Those who are inclined to think deep thoughts and to consider studiously all aspects of any question have a particularly serious barricade up in the presence of the Lord. To whom much is given, much is expected in return. But the much expected isn't necessarily the fruits of the mind. Rather, it is escaping that comforting ivory tower (all in God's time) to total abandonment in God's loving embrace. And it isn't something we can do ourselves. Only God can effect this change in us. We must be willing to leave, but the barricade effectively keeps us in as well as keeping God out. Our ideas about God, about Jesus, about the spiritual life are as effective at sealing us off as they are at bringing us close.

The intellect can lead us to the throne-room, but ultimately it is the heart that makes us children. And we must let God break down our misconceptions, our notions of what should happen and how things should go. We must let God love us to eternity. If we permit, He will draw us to Him and He will help us to go. We cannot go to Him unless we go as children, thus the necessity of dismantling the intellectual apparatus that has served as a conveyance, but now serves merely as a barrier. If we allow it, God will perfect the intellect with the wisdom only He can give.

Frankly, while I know this to be true in my heart, I can't even begin to imagine what it is really about. I am not that far along in my own journey. But I have seen it time and again in the great saints. I see the total abandonment to love that transforms ordinary men and women into Saints. And I want that. However, to get there, I know that I must even abandon wanting that great union and closeness and I must desire only what God desires for me. He must be my soul love. [I see my original misspelling in review and retain it as a meaningful inspiration] Aquinas has shown God is simple. And what is simple cannot endure union with what is duple or triple. "You cannot serve God and mammon." Equally, you cannot serve God and your own notion of God. So I must abandon all of those things--and here again, I cannot do it myself. I must fling myself headlong into His love. I must be carried where He wills me to be carried by currents unknown to me. The prospect is frightening and exhilirating in turns. And yet it is the call of this life on earth. To be God's alone, to have no idols, to have nothing between me and Him. And so I follow the path marked out by so many saints before and I attempt to do the little that my will can encompass. I try to abandon myself to love knowing that only in that abandonment is there transformation. "Unless a grain of wheat should fall. . ."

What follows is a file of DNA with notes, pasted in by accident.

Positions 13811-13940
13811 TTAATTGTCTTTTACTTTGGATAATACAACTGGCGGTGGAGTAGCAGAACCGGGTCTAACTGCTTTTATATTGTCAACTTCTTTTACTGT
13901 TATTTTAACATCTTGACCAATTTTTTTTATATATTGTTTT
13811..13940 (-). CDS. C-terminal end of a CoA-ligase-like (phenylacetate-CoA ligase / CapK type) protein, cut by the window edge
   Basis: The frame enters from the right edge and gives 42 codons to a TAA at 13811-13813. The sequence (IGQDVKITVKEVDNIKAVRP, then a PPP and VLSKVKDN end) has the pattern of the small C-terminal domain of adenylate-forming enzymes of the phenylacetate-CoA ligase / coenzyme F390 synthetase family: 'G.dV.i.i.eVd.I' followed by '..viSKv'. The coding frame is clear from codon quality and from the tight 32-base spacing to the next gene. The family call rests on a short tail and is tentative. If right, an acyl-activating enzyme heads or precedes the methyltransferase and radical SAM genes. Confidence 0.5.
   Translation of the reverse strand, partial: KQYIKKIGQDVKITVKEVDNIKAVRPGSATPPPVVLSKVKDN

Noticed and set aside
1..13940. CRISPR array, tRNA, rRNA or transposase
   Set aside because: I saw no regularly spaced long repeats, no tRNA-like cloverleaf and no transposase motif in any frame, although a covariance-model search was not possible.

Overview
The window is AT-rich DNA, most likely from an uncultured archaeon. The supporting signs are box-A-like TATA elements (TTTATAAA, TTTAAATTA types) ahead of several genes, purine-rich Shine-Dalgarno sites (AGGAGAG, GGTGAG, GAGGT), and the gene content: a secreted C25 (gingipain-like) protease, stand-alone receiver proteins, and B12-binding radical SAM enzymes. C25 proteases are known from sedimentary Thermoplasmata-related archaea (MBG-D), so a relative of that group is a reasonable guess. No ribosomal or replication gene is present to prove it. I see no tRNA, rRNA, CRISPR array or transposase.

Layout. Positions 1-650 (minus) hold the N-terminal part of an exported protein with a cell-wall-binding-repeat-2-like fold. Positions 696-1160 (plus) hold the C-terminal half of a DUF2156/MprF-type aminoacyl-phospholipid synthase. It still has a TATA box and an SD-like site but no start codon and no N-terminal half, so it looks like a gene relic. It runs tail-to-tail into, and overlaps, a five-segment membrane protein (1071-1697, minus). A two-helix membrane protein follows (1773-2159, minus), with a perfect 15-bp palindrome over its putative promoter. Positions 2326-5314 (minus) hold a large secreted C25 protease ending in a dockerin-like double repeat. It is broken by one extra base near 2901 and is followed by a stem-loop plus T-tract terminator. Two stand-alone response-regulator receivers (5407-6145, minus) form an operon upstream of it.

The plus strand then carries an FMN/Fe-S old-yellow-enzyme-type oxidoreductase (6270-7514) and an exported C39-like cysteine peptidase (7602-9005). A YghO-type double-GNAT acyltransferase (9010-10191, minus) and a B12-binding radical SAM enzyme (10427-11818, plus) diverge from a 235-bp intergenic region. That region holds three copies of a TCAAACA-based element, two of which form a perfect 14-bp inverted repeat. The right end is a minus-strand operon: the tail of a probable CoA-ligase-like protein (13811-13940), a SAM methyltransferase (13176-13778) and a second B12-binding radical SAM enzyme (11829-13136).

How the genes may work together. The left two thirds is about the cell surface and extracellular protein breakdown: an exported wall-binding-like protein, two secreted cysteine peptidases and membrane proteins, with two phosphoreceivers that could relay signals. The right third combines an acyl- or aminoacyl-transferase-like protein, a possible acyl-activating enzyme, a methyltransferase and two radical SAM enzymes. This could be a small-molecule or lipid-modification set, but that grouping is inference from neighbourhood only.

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I never fail to be amazed. . .

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that God loves me despite my essentially unlovable nature.

Even the best inclined of us has difficulty being around a cocky, self-assured, self-centered young buck who thinks the world is His oyster and whatever he wants is the pearl at the center.

Yes, that paragraph describes me in relation to the God who loves me. Nevertheless, like the loving Father He is, He reaches out to me. He reaches out to me in my sinfulness and in the utter horror that I am. I think about St. Francis kissing the leper, and I see God's gentle metaphor sent to us. Only leprosy is nearly purity compared to the state I often wallow in.

Nevertheless, God loves me. He gives me each day the light of that day. He gives me each moment what is needed to move forward. He gives me my food, my drink, my joy. And always, I fall short in returning to Him these great goods. There is nothing I can do to repay this love but try to love as greatly in return and try to send others into the torrents of His love. As I am swept along, I can reach out and offer my hand to those who cling to the shore, prefering the safer shallows to that divine cataract. And paradoxically our only salvation is in our abandonment to that raging river. The intensity of His love cannot be stilled. It is at once fire and water. In the words of the KJV:

  Set me as a seal upon thine heart, as a seal upon thine arm: for love is strong as death; jealousy is cruel as the grave: the coals thereof are coals of fire, which hath a most vehement flame.
   Many waters cannot quench love, neither can the floods drown it: if a man would give all the substance of his house for love, it would utterly be contemned.
(Song of Songs 8:6-7).

Such is God's love. And my strongest desire is to follow His wish--to set Him as THE SEAL upon my heart and THE SEAL upon my arm. For only in utter abandonment to Him may I ever hope to see freedom and light.

Holy Sonnet 14
John Donne

Batter my heart, three-personed God, for you
As yet but knock, breathe, shine, and seek to mend;
That I may rise, and stand, o'erthrow me, and bend